FDA Limits Use of Controversial Antibiotic

By Amanda Gardner
HealthDay Reporter
Monday, February 12, 2007; 12:00 AM

MONDAY, Feb. 12 (HealthDay News) -- The U.S. Food and Drug Administration announced Monday that the controversial antibiotic Ketek, which has been linked to liver damage, will now come with a "black box" warning when prescribed to treat pneumonia.

And the drug will no longer be approved to treat two "lesser indications," sinusitis and bronchitis.

The revisions mirror recommendations made by two FDA advisory committees last year.

"The changes are designed to inform health-care providers and patients regarding the safe and effective use of Ketek consistent with advice received from advisory committees in December of last year," Dr. John Jenkins director of the Office of New Drugs at the FDA's Center for Drug Evaluation and Research, told reporters at a teleconference. "The changes are the result of a comprehensive analysis of available data regarding the benefits and risks of Ketek conducted by [FDA] team members."

Ketek (generic name telithromycin) is getting the black-box warning, the strongest available, stating that it should not be used in patients with myasthenia gravis, a neurolmuscular autoimmune disease that causes muscle weakness. The new labeling will also include a strengthened warning on specific adverse events, such as visual disturbances and loss of consciousness.

A patient medication guide using "patient-friendly" language will also be passed out with each new prescription.

As recommended by the advisory committees, the antibiotic will no longer be approved for sinusitis and bronchitis.

"The benefits and risks do not support continued approval for Ketek for these often non-serious and self-limited illnesses," Jenkins said. "The drug continues to be approved for community-acquired pneumonia of mild to moderate severity, which is a more serious illness that generally does not resolve without antibiotic therapy."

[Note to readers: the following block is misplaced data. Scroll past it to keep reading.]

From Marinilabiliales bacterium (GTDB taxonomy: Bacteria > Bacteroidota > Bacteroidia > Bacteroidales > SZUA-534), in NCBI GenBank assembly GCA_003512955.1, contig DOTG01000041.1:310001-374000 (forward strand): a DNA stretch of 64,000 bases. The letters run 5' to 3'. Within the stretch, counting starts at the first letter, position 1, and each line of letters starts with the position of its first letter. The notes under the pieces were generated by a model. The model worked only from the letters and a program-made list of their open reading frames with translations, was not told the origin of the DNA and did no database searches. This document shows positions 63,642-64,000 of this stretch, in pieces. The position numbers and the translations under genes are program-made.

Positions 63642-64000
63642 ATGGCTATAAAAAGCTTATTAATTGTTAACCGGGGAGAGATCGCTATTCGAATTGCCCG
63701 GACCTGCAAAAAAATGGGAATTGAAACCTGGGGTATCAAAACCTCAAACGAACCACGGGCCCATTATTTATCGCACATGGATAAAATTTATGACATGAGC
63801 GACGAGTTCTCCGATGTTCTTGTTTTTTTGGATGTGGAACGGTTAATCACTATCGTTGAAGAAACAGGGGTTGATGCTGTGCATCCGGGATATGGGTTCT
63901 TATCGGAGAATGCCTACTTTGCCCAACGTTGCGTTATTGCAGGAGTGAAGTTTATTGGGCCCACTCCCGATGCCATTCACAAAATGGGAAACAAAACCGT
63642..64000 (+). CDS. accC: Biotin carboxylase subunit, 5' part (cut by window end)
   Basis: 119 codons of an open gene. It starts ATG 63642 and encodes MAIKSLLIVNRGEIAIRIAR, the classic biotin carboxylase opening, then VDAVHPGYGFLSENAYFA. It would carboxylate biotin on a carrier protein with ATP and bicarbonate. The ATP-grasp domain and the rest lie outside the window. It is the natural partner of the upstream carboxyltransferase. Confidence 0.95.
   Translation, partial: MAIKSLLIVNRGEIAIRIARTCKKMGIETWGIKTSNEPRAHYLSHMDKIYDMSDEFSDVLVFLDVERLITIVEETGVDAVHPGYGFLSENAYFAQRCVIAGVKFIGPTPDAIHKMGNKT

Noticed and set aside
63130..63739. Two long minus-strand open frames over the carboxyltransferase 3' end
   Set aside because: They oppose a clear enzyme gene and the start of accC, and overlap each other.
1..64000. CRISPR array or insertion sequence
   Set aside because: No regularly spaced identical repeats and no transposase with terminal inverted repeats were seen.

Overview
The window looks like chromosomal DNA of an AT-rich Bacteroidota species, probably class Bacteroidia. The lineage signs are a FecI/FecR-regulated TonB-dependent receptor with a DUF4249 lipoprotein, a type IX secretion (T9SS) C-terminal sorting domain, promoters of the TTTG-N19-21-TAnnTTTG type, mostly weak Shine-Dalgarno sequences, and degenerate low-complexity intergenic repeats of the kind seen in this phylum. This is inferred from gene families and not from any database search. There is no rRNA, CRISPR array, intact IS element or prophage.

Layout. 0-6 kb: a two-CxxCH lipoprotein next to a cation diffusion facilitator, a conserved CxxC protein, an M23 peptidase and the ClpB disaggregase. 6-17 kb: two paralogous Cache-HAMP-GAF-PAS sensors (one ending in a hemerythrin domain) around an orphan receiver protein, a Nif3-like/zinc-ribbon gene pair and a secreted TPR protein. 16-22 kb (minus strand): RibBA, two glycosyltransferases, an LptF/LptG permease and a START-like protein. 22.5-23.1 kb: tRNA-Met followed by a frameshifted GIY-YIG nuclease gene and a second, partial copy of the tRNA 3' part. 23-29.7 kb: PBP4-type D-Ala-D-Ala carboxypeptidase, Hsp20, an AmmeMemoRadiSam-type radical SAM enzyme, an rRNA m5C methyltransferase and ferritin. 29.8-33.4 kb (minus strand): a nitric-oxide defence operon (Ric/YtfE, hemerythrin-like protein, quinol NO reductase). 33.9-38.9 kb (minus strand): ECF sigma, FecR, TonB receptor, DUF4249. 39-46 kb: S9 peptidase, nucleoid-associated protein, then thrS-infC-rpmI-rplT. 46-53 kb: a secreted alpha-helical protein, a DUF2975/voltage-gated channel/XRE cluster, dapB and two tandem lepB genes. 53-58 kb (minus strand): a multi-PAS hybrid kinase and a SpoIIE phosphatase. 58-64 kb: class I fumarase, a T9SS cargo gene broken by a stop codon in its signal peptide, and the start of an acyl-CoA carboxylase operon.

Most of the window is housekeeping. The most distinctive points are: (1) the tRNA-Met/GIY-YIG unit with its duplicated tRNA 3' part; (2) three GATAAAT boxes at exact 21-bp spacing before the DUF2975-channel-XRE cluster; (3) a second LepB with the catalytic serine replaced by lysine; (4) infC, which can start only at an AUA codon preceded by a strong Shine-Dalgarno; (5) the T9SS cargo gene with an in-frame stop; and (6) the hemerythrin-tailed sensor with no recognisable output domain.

Ketek is manufactured by Sanofi-Aventis. But since its approval in 2004, hundreds of cases of liver damage, loss of consciousness and other side effects have been reported. According to theWall Street Journal, U.S. doctors wrote more than 3.35 million prescriptions for the antibiotic in 2005.

The drug and the related approval process have been dogged by criticism, however. Last June, Sanofi-Aventis agreed to update Ketek's labeling to reflect the possibility of severe liver damage. And last month, a European Medicines Agency panel recommended that Ketek not be given to patients with a history of such liver conditions as hepatitis or jaundice.

The label changes announced Monday by the FDA come as a U.S. House of Representatives subcommittee is preparing to open a hearing on drug safety that will examine irregularities in the approval of Ketek. The FDA's handling of the antibiotic remains under investigation by the Senate as well, theAssociated Pressreported.

During the December hearings, the FDA was forced to defend its use of post-marketing data from Europe to approve the drug.

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